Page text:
TAPPER: Will, it's Tuesday where you are in North Korea, yet another important national holiday, the 85th anniversary of the foundation of its army.

We know that the Kim Jong-un regime, as with prior regimes, likes to celebrate holidays with displays or tests of military might or nuclear weaponry.

What are we expecting this time?

RIPLEY: Well, it's anyone's guess, isn't it?

Because there was a lot of speculation, and looking at the satellite images of North Korea's nuclear test site leading up to their last big holiday on April 15, the Day of the Sun, that Kim Jong-un, the leader, could push the button on that sixth nuclear test, which didn't happen.

He did attempt to launch a missile. That missile launch attempt failed. Wouldn't be surprised to see pretty much anything from the missile launch to the possibility of a nuclear test, even though it's interesting. The latest satellite images show what looked like volleyball tournaments happening at the nuclear test site.


It could be that they have moved down their status from imminent test to standby mode or it could be an attempt to deceive the outside world and try to keep everybody guessing about what Kim's next move will be. But certainly on important holidays, provocative actions, shows of

force are something that North Korea has been known to do. So, we will have to monitor the situation here.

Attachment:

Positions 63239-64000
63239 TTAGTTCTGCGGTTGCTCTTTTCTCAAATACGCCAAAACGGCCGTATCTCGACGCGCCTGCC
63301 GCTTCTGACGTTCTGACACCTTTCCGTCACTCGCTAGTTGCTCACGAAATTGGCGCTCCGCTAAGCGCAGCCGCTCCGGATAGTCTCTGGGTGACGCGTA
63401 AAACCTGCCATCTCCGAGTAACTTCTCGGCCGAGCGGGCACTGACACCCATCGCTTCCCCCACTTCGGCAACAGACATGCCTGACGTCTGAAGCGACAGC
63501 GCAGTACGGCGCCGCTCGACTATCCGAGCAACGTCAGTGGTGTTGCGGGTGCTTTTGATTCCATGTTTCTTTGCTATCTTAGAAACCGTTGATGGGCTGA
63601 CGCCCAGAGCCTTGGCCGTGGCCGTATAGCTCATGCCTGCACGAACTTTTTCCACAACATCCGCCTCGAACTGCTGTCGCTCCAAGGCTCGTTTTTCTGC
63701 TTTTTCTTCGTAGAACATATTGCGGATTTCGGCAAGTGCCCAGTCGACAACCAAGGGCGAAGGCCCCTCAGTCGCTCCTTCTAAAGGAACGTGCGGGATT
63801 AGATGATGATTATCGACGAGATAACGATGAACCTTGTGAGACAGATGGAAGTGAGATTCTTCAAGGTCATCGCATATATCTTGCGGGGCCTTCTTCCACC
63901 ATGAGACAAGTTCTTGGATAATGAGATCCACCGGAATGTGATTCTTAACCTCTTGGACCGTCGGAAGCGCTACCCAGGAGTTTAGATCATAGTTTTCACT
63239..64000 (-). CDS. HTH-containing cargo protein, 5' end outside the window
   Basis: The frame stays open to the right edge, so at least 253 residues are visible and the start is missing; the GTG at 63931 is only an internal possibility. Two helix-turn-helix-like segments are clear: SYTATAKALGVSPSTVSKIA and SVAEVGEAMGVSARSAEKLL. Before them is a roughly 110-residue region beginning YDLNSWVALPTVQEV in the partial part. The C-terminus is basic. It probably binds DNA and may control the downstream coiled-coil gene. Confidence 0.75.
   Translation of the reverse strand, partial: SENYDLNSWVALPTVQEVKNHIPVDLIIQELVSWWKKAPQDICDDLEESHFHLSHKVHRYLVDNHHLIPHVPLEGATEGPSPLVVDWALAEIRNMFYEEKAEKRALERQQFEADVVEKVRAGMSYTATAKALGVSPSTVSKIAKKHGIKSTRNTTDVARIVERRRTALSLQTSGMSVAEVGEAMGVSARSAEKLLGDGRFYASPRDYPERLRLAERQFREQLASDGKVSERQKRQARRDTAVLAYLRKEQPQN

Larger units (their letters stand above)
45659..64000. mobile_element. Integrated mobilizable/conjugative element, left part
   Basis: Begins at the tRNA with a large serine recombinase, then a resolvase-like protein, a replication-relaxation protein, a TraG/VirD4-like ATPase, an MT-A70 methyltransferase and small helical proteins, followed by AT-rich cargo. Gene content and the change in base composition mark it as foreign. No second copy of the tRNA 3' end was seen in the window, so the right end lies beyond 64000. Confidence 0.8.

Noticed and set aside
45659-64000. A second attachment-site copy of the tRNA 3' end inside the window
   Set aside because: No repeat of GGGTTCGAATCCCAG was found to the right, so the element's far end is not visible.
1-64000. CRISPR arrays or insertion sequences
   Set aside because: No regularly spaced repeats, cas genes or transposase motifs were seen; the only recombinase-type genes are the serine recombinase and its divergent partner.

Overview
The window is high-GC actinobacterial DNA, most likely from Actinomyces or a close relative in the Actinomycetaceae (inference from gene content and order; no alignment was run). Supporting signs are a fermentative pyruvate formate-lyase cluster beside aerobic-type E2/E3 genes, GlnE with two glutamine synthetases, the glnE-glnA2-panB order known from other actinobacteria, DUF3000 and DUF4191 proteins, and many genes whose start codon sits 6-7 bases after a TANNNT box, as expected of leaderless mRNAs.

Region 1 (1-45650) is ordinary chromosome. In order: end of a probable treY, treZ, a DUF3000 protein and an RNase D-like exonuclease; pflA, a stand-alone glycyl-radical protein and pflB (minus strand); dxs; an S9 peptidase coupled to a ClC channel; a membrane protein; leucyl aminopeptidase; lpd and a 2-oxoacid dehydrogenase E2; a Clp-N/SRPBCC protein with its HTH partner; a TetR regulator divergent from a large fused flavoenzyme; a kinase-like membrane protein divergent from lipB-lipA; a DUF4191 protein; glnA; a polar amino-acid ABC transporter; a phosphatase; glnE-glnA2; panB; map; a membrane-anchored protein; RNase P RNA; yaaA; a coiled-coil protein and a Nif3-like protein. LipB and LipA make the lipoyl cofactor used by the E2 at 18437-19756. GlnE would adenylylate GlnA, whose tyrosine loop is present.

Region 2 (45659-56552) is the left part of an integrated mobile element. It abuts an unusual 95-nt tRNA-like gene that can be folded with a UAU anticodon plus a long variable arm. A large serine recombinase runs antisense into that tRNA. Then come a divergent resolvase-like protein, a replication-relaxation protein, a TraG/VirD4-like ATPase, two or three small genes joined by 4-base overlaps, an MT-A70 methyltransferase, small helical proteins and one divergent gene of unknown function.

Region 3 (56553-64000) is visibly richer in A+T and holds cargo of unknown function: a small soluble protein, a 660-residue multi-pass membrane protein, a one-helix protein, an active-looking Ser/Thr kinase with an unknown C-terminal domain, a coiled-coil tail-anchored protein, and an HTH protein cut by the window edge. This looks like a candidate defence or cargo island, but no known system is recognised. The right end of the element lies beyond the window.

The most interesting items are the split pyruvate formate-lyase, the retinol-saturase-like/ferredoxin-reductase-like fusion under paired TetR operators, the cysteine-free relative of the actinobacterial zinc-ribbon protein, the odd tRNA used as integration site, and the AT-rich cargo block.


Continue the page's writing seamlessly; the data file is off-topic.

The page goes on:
TAPPER: All right, Will Ripley live from Pyongyang North Korea for us, thank you so much.

Is the investigation of Russian interference in the 2016 election moving too slowly? A source says that the Senate Intelligence Committee is still a long way from interviewing top members of the Trump campaign about their possible ties and communications with Russia -- that story next.


TAPPER: Welcome back to THE LEAD. I'm Jake Tapper.

Let's go back to our politics lead now.

As the U.S. Senate returns to work today after their Passover and Easter break, there's new pressure on the Senate Intelligence Committee to speed up its investigation into Russian interference in the 2016 election through hacking, stealing and disinformation.

The top Democrat on the committee, Senator Mark Warner of Virginia, says he's very frustrated with the current pace. That's according to a source with knowledge of private conversations.

CNN's Manu Raju joins me now live on Capitol Hill.

[16:15:02] Manu, is the process slow? And if so, what's slowing it down?

MANU RAJU, CNN SENIOR CONGRESSIONAL REPORTER: Well, Jake, it took nearly two months for the intelligence community and the Senate panel to agree on which documents to review as part of this investigation, and now, there's mounting frustration among key Democrats on the panel to interview those key Trump witnesses and also move forward on this investigation.

Just moments ago, Jake, I talked to Oregon Senator Ron Wyden who said he expressed this frustration to his committee leaders.


SEN. RON WYDEN (D-OR), INTELLIGENCE COMMITTEE: I've made clear to the bipartisan leadership of the committee that I have serious concerns about the pace of the investigation. I believe you have to speed it up right now. The American people are getting most of their information from leaks and false tweets, and the issues I've focused on, follow money, following the trail of the dead bodies, it's important to use all the tools, particularly public hearings and subpoenas.